Bill Clinton photo

Proclamation 6667—National Public Safety Telecommunicators Week, 1994

April 12, 1994

By the President of the United States of America

A Proclamation

In an emergency, most Americans depend on 9–1–1. Each day, more than half a million public safety communicators answer desperate calls for help, responding with services that save the lives and property of American citizens in need of assistance.

These dedicated men and women are more than anonymous voices on the telephone line. They are local police, fire, and medical professionals who use public safety telecommunications to quickly respond to emergency calls. They are also Federal public safety officials who use telecommunications for everything from drug interdiction to protecting forests to promoting conservation. We rely on their knowledge and professionalism as they make critical decisions, obtain information, and quickly dispatch needed aid.

America's public safety telecommunicators serve our citizens daily in countless ways. The work of these "unseen first responders" is invaluable in emergency situations, and each of these dedicated men and women deserves our heartfelt appreciation. Americans place their trust in these individuals, not just this week, but every day of the year. This week is a time for a grateful Nation to show its appreciation and to recognize that our health, safety, and well-being are often dependent on the commitment and steadfast devotion of public safety telecommunicators.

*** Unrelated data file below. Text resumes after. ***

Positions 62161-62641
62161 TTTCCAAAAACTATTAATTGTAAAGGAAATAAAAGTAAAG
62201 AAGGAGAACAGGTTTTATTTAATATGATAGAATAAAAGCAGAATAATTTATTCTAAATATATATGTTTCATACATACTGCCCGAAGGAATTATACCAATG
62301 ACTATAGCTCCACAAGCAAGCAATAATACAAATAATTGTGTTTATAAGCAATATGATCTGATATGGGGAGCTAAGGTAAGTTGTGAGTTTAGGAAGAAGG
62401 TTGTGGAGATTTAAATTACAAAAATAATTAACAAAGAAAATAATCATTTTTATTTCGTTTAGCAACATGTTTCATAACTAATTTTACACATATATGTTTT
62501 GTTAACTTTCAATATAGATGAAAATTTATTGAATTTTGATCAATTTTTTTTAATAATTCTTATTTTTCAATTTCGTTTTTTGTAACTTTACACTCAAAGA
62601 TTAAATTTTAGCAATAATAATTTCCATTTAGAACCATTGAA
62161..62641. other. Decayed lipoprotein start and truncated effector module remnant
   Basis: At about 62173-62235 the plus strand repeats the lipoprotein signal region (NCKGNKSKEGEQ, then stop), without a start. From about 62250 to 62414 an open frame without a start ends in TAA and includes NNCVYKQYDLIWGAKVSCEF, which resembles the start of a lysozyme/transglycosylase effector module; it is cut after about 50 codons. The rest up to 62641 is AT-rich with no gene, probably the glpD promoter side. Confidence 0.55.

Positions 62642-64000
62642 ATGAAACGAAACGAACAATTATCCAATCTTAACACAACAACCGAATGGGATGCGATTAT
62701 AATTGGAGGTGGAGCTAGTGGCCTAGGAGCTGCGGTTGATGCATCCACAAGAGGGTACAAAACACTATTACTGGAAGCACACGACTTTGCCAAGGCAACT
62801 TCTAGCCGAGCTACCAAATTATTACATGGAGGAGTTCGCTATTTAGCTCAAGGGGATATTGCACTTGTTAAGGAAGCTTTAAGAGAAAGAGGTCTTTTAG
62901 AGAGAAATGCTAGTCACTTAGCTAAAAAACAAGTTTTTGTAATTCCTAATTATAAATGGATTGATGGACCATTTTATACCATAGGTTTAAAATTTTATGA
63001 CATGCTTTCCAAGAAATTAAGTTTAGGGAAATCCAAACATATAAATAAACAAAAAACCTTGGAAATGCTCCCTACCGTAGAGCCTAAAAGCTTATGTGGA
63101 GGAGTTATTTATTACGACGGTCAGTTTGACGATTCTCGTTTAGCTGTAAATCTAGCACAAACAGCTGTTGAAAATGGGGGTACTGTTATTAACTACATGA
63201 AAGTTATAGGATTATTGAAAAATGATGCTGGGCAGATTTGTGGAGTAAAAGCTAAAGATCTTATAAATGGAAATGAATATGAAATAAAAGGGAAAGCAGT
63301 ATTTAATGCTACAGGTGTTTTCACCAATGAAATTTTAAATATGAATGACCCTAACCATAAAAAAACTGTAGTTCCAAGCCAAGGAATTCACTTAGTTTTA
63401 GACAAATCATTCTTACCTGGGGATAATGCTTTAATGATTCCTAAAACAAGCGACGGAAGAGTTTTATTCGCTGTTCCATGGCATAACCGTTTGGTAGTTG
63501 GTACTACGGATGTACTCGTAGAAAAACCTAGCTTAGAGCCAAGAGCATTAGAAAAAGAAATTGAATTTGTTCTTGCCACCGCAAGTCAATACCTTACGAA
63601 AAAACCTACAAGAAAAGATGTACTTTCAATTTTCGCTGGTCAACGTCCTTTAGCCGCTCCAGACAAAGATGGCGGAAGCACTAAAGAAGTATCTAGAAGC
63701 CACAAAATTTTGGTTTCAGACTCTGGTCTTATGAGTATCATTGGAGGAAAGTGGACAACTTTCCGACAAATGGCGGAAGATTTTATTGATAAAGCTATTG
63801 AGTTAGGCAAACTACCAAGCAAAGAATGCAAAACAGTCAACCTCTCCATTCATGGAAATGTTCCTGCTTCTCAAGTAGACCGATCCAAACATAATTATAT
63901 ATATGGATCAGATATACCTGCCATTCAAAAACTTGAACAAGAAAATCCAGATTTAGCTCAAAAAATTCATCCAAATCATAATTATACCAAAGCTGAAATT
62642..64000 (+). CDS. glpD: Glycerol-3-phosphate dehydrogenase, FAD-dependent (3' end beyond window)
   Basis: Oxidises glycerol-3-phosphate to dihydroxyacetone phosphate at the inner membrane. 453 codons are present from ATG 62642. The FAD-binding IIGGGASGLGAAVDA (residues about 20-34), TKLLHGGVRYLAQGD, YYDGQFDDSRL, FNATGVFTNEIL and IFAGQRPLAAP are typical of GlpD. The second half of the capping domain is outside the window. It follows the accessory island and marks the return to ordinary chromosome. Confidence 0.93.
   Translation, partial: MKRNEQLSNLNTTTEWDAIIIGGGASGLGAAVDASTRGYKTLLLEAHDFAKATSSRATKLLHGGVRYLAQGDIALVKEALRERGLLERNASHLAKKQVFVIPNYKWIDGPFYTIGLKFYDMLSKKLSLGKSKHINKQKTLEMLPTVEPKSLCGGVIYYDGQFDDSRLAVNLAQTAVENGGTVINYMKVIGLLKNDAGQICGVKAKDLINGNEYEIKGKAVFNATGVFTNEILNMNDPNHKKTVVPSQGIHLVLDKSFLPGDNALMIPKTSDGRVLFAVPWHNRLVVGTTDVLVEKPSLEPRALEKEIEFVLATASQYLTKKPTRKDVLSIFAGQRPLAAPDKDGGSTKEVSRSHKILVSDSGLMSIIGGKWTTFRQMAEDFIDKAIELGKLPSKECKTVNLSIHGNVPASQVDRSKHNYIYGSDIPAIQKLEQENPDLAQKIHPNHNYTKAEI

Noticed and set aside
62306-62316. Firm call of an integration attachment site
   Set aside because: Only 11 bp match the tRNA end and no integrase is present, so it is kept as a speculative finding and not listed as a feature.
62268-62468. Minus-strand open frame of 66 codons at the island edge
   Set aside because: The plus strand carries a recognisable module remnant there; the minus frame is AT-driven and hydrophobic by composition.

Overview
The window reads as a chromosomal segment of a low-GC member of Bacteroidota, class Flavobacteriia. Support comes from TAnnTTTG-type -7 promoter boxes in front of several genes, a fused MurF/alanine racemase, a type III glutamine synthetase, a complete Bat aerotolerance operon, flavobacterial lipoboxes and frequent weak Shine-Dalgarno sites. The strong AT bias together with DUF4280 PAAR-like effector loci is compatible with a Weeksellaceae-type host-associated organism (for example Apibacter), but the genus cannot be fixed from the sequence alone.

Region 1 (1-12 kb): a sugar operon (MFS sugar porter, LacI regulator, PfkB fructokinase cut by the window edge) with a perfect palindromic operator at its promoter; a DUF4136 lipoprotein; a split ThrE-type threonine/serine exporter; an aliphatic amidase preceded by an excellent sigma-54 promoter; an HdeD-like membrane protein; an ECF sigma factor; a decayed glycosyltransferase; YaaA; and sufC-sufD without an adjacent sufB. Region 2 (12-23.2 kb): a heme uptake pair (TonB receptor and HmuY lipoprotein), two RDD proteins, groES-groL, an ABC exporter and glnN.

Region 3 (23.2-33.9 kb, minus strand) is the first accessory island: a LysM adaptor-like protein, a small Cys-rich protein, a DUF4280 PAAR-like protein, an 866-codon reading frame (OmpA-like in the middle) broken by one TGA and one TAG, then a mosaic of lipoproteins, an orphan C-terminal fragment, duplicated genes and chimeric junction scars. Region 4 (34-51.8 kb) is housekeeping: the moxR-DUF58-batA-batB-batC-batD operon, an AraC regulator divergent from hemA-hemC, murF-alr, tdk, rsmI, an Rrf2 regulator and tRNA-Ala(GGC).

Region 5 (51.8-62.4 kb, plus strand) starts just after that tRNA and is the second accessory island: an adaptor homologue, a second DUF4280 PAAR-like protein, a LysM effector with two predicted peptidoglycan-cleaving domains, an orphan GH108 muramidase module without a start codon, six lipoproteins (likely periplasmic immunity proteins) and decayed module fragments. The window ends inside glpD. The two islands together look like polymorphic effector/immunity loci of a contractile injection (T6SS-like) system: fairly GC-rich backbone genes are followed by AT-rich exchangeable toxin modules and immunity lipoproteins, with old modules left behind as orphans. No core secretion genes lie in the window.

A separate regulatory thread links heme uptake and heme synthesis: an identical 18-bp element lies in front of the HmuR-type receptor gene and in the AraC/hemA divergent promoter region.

The Congress, by Public Law 103–221, has designated the week beginning April 11, 1994, as "National Public Safety Telecommunicators Week" and has authorized and requested the President to issue a proclamation in observance of this week.

Now, Therefore, I, William J. Clinton, President of the United States of America, do hereby proclaim the week of April 11, 1994, as National Public Safety Telecommunicators Week. I urge all Americans to observe this week with appropriate programs, ceremonies, activities, and appreciation for these outstanding individuals.

In Witness Whereof, I have hereunto set my hand this twelfth day of April, in the year of our Lord nineteen hundred and ninety-four, and of the Independence of the United States of America the two hundred and eighteenth.

Signature of William J. Clinton


William J. Clinton, Proclamation 6667—National Public Safety Telecommunicators Week, 1994 Online by Gerhard Peters and John T. Woolley, The American Presidency Project

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